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reVision | reveal

Inspired by nightmares and waking up to unrecognizable shapes of light, my earlier work aimed to capture blurred compositions of light and form.  These paintings would come together as ambiguous abstractions that referenced specific locations, most often being cityscapes. I was able to use my handicap of poor vision and paint without my contacts to transform obvious realities into a representation of my own experience.  Through this process, I began embrace perceived imperfections in an effort to capture the energy and vibrancy of these illusionistic and vaguely descriptive spaces.

I use line work to lend order to a space while emphasizing architectural forms found in impermanent surface reflections. I am interested in the metal process of experience and information retention while observing disconnection between the visual and mental process. The work during my second year of graduate school referenced sketches and notes as blueprint documentation of recorded events and experiences I would have in the city of Chicago. Embracing ambiguous space that is created with limited information, revolving doors throughout the Windy City became the main source of line-work in my art. Toying with the emotions I was feeling in DeKalb, Illinois and a personal experience I had trapped in a revolving door in Chicago, I began to paint more abstractly, painting acrylic line work between layers of epoxy resin. While resin seals the preceding layers, it also causes its surroundings to participate and hold a presence in the work, interacting as an additional, ever-changing surface.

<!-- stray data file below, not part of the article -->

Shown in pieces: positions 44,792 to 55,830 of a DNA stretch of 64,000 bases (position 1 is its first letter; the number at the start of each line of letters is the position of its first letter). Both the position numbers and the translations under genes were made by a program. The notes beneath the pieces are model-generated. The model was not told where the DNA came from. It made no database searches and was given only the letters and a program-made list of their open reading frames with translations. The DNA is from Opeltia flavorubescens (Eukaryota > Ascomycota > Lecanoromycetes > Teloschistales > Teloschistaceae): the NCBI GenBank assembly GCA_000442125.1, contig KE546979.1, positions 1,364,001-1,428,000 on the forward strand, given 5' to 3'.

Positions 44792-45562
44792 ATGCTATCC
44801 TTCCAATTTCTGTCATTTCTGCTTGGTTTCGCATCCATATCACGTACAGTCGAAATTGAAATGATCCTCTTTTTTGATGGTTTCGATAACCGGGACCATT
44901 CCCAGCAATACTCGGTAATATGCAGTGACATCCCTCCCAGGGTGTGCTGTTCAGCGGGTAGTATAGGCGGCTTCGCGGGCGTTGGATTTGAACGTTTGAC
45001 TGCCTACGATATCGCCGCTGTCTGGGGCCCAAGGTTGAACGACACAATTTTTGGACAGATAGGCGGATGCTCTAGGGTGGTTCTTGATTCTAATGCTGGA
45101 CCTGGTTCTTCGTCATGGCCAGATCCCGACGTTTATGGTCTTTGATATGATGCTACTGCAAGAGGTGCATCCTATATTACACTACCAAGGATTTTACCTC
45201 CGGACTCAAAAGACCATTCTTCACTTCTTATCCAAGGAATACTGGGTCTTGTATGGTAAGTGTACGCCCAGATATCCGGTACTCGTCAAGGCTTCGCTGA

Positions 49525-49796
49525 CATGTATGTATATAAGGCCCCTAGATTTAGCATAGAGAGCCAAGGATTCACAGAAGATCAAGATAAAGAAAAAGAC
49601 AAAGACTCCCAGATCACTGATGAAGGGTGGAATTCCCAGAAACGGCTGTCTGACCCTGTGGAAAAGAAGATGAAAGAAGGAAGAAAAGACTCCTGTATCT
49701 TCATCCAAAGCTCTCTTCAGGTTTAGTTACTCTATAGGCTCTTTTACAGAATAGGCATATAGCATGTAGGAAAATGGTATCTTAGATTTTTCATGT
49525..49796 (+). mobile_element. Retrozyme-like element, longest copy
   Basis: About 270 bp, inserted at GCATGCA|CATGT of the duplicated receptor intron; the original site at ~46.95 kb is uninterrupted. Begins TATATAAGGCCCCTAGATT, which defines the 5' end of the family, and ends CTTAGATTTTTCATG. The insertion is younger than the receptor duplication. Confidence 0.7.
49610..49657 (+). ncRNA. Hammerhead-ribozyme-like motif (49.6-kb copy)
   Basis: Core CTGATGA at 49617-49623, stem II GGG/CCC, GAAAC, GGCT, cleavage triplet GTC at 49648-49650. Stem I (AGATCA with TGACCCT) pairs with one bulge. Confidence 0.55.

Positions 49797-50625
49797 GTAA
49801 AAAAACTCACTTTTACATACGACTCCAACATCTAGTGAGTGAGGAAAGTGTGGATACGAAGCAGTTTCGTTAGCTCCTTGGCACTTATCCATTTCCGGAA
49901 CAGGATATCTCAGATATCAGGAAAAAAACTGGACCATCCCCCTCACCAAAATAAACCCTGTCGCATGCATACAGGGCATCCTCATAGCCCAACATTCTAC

Still playing with perception and visual distortion, often using gentle shifts of color throughout a composition, my new work extrudes information of color, line and shape, texture, and reflection from architectural references. World-renowned architect Jean Nouvel’s Guthrie Theater in Minneapolis, Minnesota has inspired the work I am currently embarking on for my MFA Thesis Show in March. I have been working on three-dimensional panels through a series of studies of the inside of the "Endless Bridge" interior hallway located in the Guthrie Theater. Through smaller wooden and foam-core models and studies, I have been researching how to implement Nouvel's idea of "forced perspective" and the idea of an ever-changing reflection into my work through the treatment of planar shifts, surface treatment, and reflective color.